18 blog posts found matching keyword search for: game coverage in Providence
Ok, so lets start off slow so your can (maybe) wrap your mind around just how much time, money, (1.23 billion paid in rights fees alone in the U.S.) equipment, and logistics, go into this awesome spectacle called the 2016 Rio Olympics. But before we can move forward lets go backwards just for a second so one can understand and compare the scope of the production. Lets say you’ve been asked to produce a local college basketball game. Maybe 6 to 8 weeks out. No problem. One or two production trucks, maybe eight or 10 cameras, gfx, transmission, audio, just one venue.
MLB, PGA, NFL. What do all three (and more) of these amazing sports organizations have in common? That's simple, the work of Technician Films. Tom Wells of Technician Films in Atlanta tells us how he combats mundane and mediocre television production, with all star, hard-hitting projects, one sporting event at a time.
Is it just me, or does it seem like the Summer Olympics just happened yesterday? In reality, the 2018 Winter Olympics, which will be in Pyeongchang, South Korea, are right around the corner. Now more than ever, there is an ever-increasing demand for complete Olympic coverage on every delivery platform. Technical logistics and planning along with perfect execution are taking on a whole new meaning. HD and 4K HDR?
The LiveU Solo delivers when it matters the most. In game, live and with no loss of continuity! And continuity is so important. I thought about that as I was getting ready to shoot a couple of important basketball games. I should say very important games since it was going test it out for my daughter’s team. No pressure!
Since their inception, the Summer and Winter Games have endeavored to transcend linguistic and cultural differences through the universal love of sport. However, they haven’t always been the global affair that they are today. The first modern games in 1896 only included 14 nations. Today, 206 countries have official organizing committees to support the Winter and Summer Games. And, while not all nations have athletes at every game, all nations have people who tune in.
We have to start with the Super Bowl. Every year millions of viewers gather in living rooms and man caves all over America and the world to soak in the spectacle that has become one of the most-viewed sporting events of the year. Think about it. Two weeks of pure hype leading up to Super Bowl Sunday. Five Million Dollars for a thirty-second spot. Countless hours of pre-game analysis and breakdown of almost every aspect of what is to come. A whirlwind symphony of production personnel by the hundreds and new technology with one goal. That one goal is to make the viewer experience unforgettable.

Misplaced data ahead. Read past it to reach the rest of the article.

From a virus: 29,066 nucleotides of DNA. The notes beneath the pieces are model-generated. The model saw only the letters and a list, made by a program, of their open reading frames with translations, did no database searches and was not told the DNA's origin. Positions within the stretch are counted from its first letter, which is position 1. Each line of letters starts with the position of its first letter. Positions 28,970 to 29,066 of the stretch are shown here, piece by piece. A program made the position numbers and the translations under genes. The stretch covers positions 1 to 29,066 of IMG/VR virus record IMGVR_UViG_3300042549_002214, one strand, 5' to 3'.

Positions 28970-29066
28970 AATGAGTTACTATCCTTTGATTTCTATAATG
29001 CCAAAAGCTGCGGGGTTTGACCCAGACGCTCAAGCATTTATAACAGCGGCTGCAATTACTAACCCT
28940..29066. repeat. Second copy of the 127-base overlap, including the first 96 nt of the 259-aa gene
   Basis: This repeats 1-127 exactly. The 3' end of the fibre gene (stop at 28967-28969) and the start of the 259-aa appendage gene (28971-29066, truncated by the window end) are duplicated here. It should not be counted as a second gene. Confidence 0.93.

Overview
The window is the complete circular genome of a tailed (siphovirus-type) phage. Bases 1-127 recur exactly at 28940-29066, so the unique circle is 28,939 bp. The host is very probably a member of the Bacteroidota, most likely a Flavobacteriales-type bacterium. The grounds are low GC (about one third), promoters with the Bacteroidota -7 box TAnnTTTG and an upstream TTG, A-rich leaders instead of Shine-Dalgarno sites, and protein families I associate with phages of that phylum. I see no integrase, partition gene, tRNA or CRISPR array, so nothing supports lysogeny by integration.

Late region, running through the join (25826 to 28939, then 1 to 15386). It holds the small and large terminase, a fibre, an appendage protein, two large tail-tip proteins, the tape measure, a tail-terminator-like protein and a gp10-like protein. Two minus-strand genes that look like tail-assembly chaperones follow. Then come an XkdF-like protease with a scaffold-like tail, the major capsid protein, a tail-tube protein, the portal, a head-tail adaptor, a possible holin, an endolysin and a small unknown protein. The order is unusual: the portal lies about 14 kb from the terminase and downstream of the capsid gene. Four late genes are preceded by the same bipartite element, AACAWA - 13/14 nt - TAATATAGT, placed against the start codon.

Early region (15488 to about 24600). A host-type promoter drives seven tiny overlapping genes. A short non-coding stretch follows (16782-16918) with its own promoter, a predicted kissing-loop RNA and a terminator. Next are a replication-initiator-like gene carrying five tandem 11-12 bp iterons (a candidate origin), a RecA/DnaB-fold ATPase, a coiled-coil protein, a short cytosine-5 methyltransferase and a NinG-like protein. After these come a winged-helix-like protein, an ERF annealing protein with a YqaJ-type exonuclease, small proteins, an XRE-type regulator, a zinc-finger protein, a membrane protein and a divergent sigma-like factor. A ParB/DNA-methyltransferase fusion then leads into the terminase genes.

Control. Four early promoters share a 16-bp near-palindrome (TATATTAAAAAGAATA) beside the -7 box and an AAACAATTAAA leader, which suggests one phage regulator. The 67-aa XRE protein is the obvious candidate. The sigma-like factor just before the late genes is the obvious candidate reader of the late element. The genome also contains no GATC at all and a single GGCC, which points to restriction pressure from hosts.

There is no doubt about it: a lot of people love to watch sports. Viewership for the NFL alone was up 5% in 2018. That rising number also translates into increased production opportunities for all of us. But who is booking these productions and how are they getting the job done?
The demand for live televised college sports has never been higher. From all of the biggest and best college football programs to sports that you may never have seen before, the heat is on to produce the type of high production quality that viewers expect. With colleges and conferences building their own networks, it's no wonder that crews are busier than ever. Where do we start?
Over the years I have had the opportunity to work with some of the best and brightest minds in sports production. Everybody involved in the production side of things has brought their own unique style and expertise to the table - outstanding producers and directors, technical directors, audio engineers with mad skills, rock solid camera ops, and dare I say hundreds of other technicians, grips, and production assistants, and just a lot of other people that make great sports productions happen. But all of the people I have just mentioned whether they were part of a big crew, or of just a crew of two have one thing in common.
by Nina StreichThe panel opened with the question, “Has old media died off?” and the interesting factoid that social media has now exceeded porn as the most used aspect of the internet.All the panelists agreed that the distinction between old and new media is shrinking. Mina Seetharaman (MS) said that everyone used to think of TV as old media but now all media - new or old - goes through a pipe.